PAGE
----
Dr. Thomas also goes on an annual mission trip abroad for Operation Smile, an international children’s medical organization that performs safe, effective cleft-lip and cleft-palate surgery, and delivers post-operative and ongoing medical therapies to children in low- and middle-income countries. Every three minutes in the world, a child is born with a cleft, and since 1982, Operation Smile has provided 220,000 free medical procedures to children and adults.

Being able to improve the lives of children, both at home and abroad, is a reality Dr. Thomas does not take lightly.

“In most other professions, doctors are not with their patients as much as we are with ours,” Dr. Thomas says. “These kids literally grow up in front of us. Knowing that we helped a kid who didn’t smile or talk much when he first came to us is extremely gratifying. When parents thank you for helping change their child’s life, that is very special.”

But orthodontics is not exclusive to young patients. According to a survey conducted by the American Association of Orthodontists, the number of adult patients seeking orthodontic treatment is at a historic high. In a two-year period, from 2010 to 2012, the number of adult patients (18 or older) increased 14 percent to a record high of 1.225 million. Those increased numbers are reflected in the increase of adult patients Dr. Thomas is treating at Center City Orthodontics.

“About five years ago, my patients were about one adult in 30 or 40,” Dr. Thomas says. “Now, about one in three patients is an adult. Why? Well, it’s a combination of adults who never had treatment as a kid for whatever reason, financial or otherwise, and maybe a kid who had treatment but never wore their retainer and the teeth shifted.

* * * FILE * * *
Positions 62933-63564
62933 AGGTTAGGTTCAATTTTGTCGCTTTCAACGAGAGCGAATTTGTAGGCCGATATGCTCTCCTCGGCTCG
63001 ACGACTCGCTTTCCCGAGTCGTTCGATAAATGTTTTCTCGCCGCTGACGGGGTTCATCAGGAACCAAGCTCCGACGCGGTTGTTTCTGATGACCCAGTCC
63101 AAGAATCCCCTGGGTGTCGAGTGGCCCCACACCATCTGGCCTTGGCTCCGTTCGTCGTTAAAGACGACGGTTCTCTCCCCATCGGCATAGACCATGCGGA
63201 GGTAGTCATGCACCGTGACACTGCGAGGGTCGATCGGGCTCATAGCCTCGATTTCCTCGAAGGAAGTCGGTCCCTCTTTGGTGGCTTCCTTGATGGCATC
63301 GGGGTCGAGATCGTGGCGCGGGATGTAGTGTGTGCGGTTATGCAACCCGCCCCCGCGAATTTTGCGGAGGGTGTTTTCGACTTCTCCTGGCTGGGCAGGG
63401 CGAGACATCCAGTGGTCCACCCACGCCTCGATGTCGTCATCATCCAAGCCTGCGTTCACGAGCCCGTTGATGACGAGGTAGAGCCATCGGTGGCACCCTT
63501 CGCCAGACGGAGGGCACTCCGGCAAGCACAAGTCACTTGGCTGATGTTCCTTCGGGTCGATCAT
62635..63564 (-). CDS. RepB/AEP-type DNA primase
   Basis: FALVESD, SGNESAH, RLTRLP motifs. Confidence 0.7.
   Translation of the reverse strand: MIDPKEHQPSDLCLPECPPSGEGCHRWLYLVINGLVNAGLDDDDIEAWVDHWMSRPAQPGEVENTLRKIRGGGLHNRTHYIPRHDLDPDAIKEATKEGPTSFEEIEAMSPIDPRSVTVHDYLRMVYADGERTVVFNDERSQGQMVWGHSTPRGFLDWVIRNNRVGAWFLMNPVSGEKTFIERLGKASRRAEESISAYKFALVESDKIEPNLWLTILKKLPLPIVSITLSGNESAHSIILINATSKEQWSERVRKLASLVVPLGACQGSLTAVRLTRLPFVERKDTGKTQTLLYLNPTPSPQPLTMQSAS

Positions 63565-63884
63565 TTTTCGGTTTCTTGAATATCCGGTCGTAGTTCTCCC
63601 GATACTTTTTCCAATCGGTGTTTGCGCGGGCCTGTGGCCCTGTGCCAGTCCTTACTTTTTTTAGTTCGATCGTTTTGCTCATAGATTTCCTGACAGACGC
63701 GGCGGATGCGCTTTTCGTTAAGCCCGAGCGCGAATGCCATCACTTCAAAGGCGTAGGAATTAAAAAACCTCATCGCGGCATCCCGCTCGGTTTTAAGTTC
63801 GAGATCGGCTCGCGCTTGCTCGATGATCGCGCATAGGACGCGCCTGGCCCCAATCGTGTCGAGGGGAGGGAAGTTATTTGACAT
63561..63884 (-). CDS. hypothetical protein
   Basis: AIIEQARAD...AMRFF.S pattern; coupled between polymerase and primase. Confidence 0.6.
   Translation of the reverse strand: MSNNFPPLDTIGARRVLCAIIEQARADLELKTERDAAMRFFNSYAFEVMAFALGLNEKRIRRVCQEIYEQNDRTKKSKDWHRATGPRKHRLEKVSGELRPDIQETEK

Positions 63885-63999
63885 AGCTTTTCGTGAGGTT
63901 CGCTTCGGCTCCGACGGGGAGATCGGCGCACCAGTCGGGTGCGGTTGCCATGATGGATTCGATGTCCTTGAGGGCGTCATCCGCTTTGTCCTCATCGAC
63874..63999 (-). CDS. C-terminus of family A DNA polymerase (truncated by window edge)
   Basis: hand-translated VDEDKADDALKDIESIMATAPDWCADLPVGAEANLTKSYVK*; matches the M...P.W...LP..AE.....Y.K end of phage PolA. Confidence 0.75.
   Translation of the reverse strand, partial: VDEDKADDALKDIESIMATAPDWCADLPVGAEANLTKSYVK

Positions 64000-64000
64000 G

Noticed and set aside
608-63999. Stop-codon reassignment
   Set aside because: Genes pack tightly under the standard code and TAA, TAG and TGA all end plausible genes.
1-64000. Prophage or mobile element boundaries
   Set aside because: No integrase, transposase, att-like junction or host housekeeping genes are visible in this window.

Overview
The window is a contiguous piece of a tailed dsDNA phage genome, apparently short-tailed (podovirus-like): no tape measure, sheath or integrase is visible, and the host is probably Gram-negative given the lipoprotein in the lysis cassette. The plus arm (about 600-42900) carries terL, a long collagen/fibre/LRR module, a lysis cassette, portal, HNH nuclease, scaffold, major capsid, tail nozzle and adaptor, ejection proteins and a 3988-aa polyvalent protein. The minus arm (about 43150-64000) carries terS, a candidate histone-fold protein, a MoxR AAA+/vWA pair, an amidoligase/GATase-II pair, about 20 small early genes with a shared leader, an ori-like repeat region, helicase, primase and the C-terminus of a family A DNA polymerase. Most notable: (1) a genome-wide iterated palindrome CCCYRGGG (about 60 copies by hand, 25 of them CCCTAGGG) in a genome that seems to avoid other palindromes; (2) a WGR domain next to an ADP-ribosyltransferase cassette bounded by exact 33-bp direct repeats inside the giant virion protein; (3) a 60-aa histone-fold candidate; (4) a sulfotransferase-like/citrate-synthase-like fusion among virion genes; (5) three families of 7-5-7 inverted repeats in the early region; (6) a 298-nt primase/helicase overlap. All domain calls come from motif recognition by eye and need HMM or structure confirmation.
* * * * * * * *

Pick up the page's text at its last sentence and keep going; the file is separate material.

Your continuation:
“We’re seeing patients who need clear braces—I have one patient, 78 years old, who has them now—and lingual braces, which are placed behind the teeth, and some who use Invisalign,” he continues. “We also see patients who have sleep apnea, and we have an appliance that helps them sleep at night. And, as with children, we see an emotional change in adults after treatment. We help them get their lives back together. And our staff gets the same satisfaction as they do with kids. We feed off them.”

Dr. Thomas received his doctorate in dental medicine from the University of Pennsylvania, where he graduated with honors. After several years of practicing as a restorative dentist, his passion for learning and interest in orthodontics moved him to return to Penn, where he’s currently an orthodontic faculty member, for post-doctoral training in orthodontics and dentofacial orthopedics.

Dr. Thomas is a member of the American Association of Orthodontists, the American Dental Association, the Society of Orthodontic Educators and the Dawson Academy of Occlusion, as well as a fellow of the World Federation of Orthodontists.

However, the group to which he’s most proud to belong is one to which he feels a kinship: the patients who sit in his dental chairs, hoping for change. This is because, as a former orthodontic patient himself, Dr. Thomas knows exactly how they feel: “I hope to make a difference in my patients’ lives the way my orthodontist made in mine.”

Center City Orthodontics
1352 South Street
Philadelphia, PA 19147

Photograph by Felicia Perretti